- From a standing start in 2009, natural gas production from the Marcellus Shale in Bradford County Pennsylvania (PA) now exceeds 2.2 billion cubic feet (bcf) per day from 728 wells (to end June 2013).
- To put this in perspective, the UK consumes about 8 bcf per day and so 4 Bradford counties (about 3000 wells) could make the UK self- sufficient.
- The catches are that Bradford County is a production sweet spot – you have to find the sweet spots before you can produce them. And to keep production going, over a hundred new wells need to be drilled every year.
- 6 charts below the fold show the production history, average well productivity and decline rates from Bradford County.
Figure 1 This chart shows the production stack for 728 Marcellus shale gas wells, Bradford Co. PA. XL would only let me plot about 150 data series and so the wells are aggregated into production from groups of 5 wells. The black line shows the number of producing wells, right hand scale. Data from the Pennsylvania Department of Environmental Protection (DOEP). Click on all charts to get a larger version that will open in a new browser window.
My next post will be titled “Shale gas myths and realities” and for that post I want to try and quantify the type of impact that shale developments may have on communities in Europe. One of the most important factors is the number of wells and that depends upon well productivity. I went looking for data and came across the Pennsylvania Department of Environmental Protection shale gas portal. This provides production figures for all counties aggregated into 6 month periods.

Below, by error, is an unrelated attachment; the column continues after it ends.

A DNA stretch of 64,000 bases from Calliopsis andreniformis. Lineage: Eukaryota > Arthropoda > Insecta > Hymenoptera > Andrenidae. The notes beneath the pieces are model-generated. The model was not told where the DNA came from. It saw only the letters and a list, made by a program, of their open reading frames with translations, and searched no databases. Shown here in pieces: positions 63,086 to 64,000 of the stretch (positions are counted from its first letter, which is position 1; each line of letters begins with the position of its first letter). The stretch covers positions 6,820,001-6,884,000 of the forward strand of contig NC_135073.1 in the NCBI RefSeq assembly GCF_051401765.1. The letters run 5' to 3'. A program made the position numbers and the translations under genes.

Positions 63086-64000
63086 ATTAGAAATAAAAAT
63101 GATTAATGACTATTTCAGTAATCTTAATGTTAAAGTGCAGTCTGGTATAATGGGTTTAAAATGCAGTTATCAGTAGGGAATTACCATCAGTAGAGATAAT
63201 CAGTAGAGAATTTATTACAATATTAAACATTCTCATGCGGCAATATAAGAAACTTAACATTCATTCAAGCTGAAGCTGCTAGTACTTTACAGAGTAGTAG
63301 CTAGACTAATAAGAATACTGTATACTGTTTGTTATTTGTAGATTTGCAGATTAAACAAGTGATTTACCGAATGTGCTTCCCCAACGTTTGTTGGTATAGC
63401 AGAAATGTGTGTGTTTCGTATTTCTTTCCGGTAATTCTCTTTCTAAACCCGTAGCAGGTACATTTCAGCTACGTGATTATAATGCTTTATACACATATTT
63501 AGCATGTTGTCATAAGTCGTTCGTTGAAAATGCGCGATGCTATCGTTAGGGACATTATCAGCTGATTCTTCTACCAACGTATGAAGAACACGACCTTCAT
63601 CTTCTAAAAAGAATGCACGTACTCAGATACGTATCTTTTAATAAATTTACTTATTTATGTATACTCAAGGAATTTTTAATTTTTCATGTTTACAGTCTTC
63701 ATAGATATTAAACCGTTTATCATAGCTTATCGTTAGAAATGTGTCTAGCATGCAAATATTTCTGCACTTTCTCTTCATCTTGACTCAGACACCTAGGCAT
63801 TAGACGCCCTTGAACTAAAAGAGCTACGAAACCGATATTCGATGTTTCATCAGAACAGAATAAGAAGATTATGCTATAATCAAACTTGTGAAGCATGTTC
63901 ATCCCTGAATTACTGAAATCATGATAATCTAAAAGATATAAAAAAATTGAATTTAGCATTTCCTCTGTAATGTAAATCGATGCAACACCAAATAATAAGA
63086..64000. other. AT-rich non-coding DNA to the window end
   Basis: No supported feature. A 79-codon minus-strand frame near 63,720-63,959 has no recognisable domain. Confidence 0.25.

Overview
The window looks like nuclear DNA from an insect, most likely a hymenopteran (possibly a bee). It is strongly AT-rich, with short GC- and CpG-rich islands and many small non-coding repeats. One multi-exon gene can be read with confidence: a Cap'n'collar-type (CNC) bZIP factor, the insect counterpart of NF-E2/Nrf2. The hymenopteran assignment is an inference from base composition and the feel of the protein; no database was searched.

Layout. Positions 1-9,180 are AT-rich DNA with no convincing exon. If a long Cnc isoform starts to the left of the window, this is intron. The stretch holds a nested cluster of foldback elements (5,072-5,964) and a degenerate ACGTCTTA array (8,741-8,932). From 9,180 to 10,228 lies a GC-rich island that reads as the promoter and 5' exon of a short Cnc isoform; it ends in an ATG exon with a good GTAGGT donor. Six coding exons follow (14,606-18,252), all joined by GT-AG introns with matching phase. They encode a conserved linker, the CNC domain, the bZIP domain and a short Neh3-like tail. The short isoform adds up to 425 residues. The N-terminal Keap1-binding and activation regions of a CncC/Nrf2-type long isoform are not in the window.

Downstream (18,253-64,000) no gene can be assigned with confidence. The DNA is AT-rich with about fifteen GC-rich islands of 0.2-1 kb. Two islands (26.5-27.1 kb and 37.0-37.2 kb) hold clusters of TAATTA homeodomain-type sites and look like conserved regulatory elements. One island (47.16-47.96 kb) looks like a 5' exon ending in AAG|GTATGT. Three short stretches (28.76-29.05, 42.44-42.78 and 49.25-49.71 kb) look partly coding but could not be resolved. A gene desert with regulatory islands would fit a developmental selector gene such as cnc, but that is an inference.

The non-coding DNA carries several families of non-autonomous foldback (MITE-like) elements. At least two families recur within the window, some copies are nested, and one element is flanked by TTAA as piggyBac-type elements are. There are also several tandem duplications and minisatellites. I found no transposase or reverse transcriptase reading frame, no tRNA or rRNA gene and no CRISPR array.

A lot of drilling activity in Bradford County suggested this was a production sweet spot and I began looking at this data simply to get a handle on typical flow rates. I ended up looking at over 700 wells which was a more extensive analysis than I originally planned.
All geologists and petroleum engineers already know that shale plays experience high decline rates compared with conventional reservoirs. This is important for the man on street to know because once you go down the shale route, you are making a commitment to drill more and more wells every year to keep production going. Decline is a phenomenon that affects all wells (conventional and unconventional) which results in production falling from one year to the next.
Figure 2 Chart showing only wells that were brought into production Jul-Dec 2009 and Jan-Jun 2010. Decline rates shown as % numbers relative to the production from the preceding year. Decline for 2013 is calculated by doubling the production recorded Jan to Jun and comparing that with 2012 (applies also to Figures 3 and 4). This will tend to underestimate the decline. On all charts, years are shown in duplicate, the first date is for Jan to Jun and the second for Jul to Dec. That is apart from 2009/2 and 2010/1 where the data are aggregated for 12 months by DOEP (not a calendar year).